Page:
Magic Monday: RAW vs. JPG

A common question I’m asked in my classes is to explain the benefits of shooting RAW images vs. JPG.

This is the file type of your images, and to change it, you’ll usually find the option located under the “Quality” button or menu item on your camera.  Its referring to the quality of the file size of your images.  (fine, norm, basic, etc. are all JPG images and just vary in the size of quality of the image).

What is RAW?

RAW is the largest file type and as such records the most information for your image.  It compresses nothing.  All the information is there.

JPG is a smaller file type and compresses the information available into what the camera thinks is the most important information.

How does this effect your images?

The main benefit to shooting a RAW file type is in the ability to edit your images later with more flexibility.  Think of the RAW file like a film negative.  Because so much information is there, when you go to the darkroom to process the photo, you have much more flexibility in the development of the image.  Want to really bring up the contrast or exposure?  Since you have all that information available to you, you can.  You can pull those elements much much further in editing before distortion or artifacting may take place.

Think of the JPG like a film print.  You could scan the print and do some editing digitally to it later, but since you’re not working from the negative there isn’t a whole lot of information there to work with, and as such, you will see distortion in editing much sooner than if you were working with the negative.


1.  Very large file size.  You won’t be able to fit as many images on your card.  On my typical 4 gig card I can fit only about 200 images, vs. about 600+ JPGS on the same card.

2.  You need an editing program that will specifically handle RAW images.  Photoshop will open the RAW file, but it won’t save it as a RAW, it saves it as a .tiff or .psd file.  Lightroom WILL indeed edit RAW photos and keep them in RAW format.

3.  You can’t print a RAW file.  It must be exported as a JPG.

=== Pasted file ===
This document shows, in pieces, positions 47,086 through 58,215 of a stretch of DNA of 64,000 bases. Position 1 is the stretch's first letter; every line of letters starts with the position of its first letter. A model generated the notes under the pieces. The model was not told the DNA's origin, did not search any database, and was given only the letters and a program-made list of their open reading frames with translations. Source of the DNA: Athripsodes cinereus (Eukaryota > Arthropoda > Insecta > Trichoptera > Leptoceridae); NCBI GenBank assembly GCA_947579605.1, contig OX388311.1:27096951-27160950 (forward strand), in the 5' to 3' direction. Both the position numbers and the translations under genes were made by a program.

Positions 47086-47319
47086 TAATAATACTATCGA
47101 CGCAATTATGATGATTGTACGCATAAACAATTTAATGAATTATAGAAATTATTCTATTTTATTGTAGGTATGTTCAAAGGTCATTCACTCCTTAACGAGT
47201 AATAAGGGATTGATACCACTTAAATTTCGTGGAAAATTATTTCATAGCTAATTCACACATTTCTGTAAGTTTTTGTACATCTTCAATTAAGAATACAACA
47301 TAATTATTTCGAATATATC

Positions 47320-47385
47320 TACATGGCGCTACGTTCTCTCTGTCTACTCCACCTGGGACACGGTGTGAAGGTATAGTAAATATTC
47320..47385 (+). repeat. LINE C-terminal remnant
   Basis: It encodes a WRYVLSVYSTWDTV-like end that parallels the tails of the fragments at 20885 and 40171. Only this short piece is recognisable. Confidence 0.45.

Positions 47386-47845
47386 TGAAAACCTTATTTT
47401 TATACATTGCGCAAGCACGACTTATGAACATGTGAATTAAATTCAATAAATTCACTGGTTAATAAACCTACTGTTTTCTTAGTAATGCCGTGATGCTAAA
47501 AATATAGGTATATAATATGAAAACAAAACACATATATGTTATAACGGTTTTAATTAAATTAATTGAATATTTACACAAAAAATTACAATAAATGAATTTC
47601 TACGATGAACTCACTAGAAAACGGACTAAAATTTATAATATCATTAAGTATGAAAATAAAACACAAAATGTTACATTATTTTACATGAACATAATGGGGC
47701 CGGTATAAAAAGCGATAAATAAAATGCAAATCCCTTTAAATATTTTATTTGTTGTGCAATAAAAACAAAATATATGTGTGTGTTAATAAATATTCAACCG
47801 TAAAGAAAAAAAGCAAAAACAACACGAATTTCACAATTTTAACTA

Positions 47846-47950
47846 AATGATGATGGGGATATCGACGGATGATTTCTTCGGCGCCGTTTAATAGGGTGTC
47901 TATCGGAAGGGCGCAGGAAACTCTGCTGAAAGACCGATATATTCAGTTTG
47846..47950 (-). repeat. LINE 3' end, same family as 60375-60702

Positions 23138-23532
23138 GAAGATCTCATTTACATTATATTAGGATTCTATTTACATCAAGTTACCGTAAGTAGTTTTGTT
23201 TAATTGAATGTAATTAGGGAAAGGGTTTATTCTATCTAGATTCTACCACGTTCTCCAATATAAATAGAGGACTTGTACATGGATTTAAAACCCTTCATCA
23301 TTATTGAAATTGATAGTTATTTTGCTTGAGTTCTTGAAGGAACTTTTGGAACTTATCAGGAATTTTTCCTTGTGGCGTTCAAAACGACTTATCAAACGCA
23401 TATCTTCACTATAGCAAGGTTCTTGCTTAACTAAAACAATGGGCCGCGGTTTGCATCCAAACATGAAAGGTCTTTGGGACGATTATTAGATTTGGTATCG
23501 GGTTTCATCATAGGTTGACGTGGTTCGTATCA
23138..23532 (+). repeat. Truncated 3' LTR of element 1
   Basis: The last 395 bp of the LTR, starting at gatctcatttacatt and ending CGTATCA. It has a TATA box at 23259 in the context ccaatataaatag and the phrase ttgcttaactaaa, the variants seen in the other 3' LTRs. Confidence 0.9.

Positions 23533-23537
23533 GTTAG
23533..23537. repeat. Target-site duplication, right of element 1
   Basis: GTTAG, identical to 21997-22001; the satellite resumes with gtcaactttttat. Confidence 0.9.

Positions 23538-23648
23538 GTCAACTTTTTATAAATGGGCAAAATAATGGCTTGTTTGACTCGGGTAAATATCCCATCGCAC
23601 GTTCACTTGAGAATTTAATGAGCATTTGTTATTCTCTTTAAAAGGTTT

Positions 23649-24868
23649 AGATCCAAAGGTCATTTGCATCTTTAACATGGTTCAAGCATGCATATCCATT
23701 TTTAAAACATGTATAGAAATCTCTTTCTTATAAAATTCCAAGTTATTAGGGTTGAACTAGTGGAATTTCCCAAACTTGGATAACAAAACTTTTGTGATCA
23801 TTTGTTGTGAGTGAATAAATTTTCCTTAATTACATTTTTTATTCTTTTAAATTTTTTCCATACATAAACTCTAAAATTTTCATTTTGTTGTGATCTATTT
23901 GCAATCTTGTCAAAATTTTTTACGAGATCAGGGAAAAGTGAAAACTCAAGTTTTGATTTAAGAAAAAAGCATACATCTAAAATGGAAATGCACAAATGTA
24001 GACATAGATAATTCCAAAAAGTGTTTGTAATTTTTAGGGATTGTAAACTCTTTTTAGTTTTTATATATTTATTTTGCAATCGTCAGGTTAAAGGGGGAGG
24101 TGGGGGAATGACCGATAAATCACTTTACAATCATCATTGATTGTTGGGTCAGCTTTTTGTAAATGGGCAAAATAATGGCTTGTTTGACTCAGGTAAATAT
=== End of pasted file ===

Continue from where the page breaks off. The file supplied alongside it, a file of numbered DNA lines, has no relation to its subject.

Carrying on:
4.  Flat images.  In most cases, JPGS actually look better straight out of the camera (the camera will add a little contrast to the images when it makes those compression decisions to the information it records in JPG format).  RAW images do look a little flat, but the allure lies in the amazing editing power that comes later.

5.  Can take up TONS AND TONS of space on your hard drive :)


1.  Editing power on steroids!  You will notice a HUGE difference editing a RAW file rather than a JPG file.

2.  If you missed your exposure (a stop or two under or over exposed?)  its easier to bring the image back to where it should have been with the amount of information recorded.


1.  Not as much wiggle room in editing.


1.  Takes up much less space on your cards and hard drives!

2.  Looks better straight out of camera

3.  You can print JPGS.

Personally, I shoot everything RAW.  I have exclusively for about 2 years until last week!  I was covering an event, I was confident in my exposure, and just decided for fun to try JPG.  Half the event was RAW and half was JPG.  My JPGS needed no editing whatsoever.  They downloaded faster and took up less space.  My RAWs needed a little boost still with contrast, downloaded slower,  took up more space, and still need to be saved as JPGS before I can do anything with them (print, email, upload to a gallery, etc.).

There’s certainly a place for both :)

avatarBrooke Snow is a Lifestyle photographer in Cache Valley, Utah. She is a proud new mother to a perfect baby boy. During the day she uses her BM and MM in Music Composition to write silly songs to make small people smile and laugh. During the nights and select mornings Brooke teaches private photography lessons as well as monthly photography classes in Logan, Utah. During the weekend she dreams up crazy and fun photo shoots for her fabulous subjects. Brooke welcomes comments, questions, new friendships, new clients, and new coats and hats for her growing collection.

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